Beyond sharing a last name, Jason Collins and I could not have less in common. He’s a seven-foot tall African-American professional basketball player and I weigh 130 pounds soaking wet, regularly refer to any iteration of team sports as “sportsball” and don’t watch, follow or have any interest in any of them. However, today, I found myself tearing up as I read his articulate, eloquent and deeply honest coming out story.
Make no mistake, despite our enormous differences, Jason Collins is now a hero to me. There are those who claim it’s not a big deal. They are wrong. Years from now, in the list of important gay people, activists and coming out stories, Jason Collins’ name will be added to the list with the likes of Harvey Milk, Ellen, Martina Navratilova, RuPaul, Barney Frank and so many more. Even if he never does anything else on behalf of the LGBT community. I do not mean to diminish any other individuals and their contributions, we are fortunate to now have more examples than a single list can hold, I chose these few because they each made the choice to be brave when they did not have to. I chose them because being first will always be the most difficult, and they chose, as Jason Collins did, to raise their hands.
The world of professional sports is the last bastion of the epitome of traditional masculinity in American culture. It is the home of many versions of the perceived ideal man. Athletic, aggressive, alpha-male masculinity honed to perfection. It’s also the arena that many developing LGBT youth, particularly males, fear the most. It is one of the most dangerous places to be seen as different and one of the easiest places to be ridiculed. To not be picked for the team. To not be good at sports. It certainly was for me. This is another step proving, with a bona fide flesh and blood example, that we are equal in every way. I may be terrible at sportsball personally, but some of us are among the best in the world.
Today there are out gay high school, college and even lower-level professional players in ever-growing numbers. The step Jason Collins made today begins paving the road for their future success in this historically-closed arena a little easier. It is a step closer to the idea that all that matters is how good you are. None of them will have to be first, and all of them now have a rather perfect example to follow and be inspired by.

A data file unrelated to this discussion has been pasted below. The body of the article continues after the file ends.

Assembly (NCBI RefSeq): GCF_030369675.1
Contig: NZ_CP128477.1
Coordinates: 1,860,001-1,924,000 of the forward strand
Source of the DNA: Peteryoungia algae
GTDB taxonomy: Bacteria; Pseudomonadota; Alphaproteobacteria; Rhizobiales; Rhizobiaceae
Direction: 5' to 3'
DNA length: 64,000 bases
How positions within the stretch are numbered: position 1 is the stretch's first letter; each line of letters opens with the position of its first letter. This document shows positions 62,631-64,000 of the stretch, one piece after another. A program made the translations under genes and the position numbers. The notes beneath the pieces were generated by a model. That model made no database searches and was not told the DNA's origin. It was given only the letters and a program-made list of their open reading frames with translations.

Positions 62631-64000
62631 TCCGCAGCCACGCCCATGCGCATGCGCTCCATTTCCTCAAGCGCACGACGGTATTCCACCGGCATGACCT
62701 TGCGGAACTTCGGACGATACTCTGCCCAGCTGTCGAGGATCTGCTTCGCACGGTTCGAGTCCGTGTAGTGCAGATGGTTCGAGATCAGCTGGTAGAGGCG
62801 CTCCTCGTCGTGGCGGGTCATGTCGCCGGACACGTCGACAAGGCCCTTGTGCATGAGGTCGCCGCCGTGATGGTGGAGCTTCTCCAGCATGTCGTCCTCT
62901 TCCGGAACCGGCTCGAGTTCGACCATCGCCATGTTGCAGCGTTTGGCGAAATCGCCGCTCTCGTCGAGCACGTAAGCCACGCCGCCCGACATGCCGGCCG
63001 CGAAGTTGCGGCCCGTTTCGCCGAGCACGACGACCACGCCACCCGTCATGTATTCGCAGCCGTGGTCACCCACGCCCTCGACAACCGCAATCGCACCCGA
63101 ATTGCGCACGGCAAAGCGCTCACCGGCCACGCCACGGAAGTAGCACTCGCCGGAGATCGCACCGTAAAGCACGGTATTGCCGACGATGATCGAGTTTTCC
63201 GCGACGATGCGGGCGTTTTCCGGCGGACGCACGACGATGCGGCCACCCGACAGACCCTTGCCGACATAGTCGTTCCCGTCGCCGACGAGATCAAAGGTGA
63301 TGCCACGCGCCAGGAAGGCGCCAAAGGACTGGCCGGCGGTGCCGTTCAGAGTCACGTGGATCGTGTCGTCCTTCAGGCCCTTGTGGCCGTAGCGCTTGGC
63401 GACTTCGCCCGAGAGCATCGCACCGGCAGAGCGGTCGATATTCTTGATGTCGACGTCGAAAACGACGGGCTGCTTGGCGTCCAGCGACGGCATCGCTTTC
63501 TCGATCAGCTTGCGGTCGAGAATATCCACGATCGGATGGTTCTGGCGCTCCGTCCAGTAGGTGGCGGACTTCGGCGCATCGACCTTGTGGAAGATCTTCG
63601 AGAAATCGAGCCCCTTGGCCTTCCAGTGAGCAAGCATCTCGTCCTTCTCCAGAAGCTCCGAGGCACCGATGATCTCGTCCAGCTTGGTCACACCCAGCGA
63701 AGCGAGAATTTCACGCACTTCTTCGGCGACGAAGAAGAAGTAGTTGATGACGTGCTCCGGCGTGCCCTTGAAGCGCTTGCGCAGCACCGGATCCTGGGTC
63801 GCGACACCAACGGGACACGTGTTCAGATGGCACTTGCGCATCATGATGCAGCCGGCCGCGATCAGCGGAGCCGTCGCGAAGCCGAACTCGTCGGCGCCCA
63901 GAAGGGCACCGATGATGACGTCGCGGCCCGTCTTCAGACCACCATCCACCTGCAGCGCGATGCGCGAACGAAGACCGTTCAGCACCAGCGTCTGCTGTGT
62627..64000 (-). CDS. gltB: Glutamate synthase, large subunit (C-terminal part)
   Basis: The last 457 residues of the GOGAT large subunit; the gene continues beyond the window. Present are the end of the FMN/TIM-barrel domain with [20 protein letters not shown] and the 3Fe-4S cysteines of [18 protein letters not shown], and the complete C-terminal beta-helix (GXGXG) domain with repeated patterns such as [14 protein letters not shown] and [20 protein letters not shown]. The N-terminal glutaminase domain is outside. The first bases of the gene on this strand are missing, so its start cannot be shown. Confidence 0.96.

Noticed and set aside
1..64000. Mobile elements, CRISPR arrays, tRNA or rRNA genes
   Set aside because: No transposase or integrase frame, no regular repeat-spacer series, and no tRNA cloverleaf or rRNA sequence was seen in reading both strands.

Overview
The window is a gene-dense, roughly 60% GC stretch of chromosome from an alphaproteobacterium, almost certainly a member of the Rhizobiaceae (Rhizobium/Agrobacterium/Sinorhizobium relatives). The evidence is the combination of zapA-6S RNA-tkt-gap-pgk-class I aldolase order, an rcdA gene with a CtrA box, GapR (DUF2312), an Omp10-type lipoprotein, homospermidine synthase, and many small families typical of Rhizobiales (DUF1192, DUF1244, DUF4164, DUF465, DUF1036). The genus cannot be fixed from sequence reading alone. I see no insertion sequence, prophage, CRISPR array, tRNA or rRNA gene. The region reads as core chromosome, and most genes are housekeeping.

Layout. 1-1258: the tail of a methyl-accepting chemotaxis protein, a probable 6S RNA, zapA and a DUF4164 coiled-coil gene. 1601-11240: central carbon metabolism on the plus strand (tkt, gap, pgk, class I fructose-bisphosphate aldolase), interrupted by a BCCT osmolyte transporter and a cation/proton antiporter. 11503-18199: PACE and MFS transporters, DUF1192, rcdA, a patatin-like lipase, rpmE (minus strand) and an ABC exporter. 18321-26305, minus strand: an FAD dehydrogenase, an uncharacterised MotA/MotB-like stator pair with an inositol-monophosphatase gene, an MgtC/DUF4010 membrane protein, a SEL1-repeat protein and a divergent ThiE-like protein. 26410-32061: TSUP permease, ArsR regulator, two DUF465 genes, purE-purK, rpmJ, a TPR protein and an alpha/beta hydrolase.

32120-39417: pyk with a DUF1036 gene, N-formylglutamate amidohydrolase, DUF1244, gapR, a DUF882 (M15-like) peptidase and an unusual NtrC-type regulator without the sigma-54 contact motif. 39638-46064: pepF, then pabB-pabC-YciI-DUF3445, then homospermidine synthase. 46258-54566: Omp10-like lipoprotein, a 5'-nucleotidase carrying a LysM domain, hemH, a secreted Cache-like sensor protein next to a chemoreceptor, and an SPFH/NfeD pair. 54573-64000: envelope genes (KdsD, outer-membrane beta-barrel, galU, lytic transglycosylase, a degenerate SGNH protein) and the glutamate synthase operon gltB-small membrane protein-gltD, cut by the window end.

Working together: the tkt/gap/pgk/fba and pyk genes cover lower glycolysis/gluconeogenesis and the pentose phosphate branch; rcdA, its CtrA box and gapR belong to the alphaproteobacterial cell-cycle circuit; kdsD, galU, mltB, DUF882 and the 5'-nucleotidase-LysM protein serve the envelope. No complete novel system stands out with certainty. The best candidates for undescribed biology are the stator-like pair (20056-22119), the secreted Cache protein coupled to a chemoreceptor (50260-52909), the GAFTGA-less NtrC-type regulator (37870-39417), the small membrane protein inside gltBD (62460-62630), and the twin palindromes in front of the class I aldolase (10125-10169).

Jason Collins will always be a hero for being first. It could have been anyone, it could have been any time, but it was him and it was today. The LGBT community is fortunate so far beyond the simple fact that it happened because of who Jason Collins is. These things should not matter, but pretending does not make it so. That he is a successful veteran matters, that he is currently active in his sport matters, that he is also African-American matters, that he is articulate matters, that he is attractive matters. By simply being the rest of who he is, Mr. Collins has neutralized many objections and not simply cracked the door but thrown it wide open.
There has been much discussion of a professional athlete coming out of late, and I thought positively about it knowing it would be beneficial to the community. I did not realize until it happened how much the acceptance of one of our community by the male professional athletic world would impact my own history with the sportsball world. I can only imagine the inspiration it is to other LGBT athletes, from high school through other currently active professionals.
Thank you Mr. Collins. Each of us gets to choose when and how we tell our story, until the day when “coming out” is no longer a thing. Thank you for telling yours like this, thank you for telling it now and thank you for raising your hand. If I were taller, well, a lot taller, I’d give you a high-five. And I’d probably miss.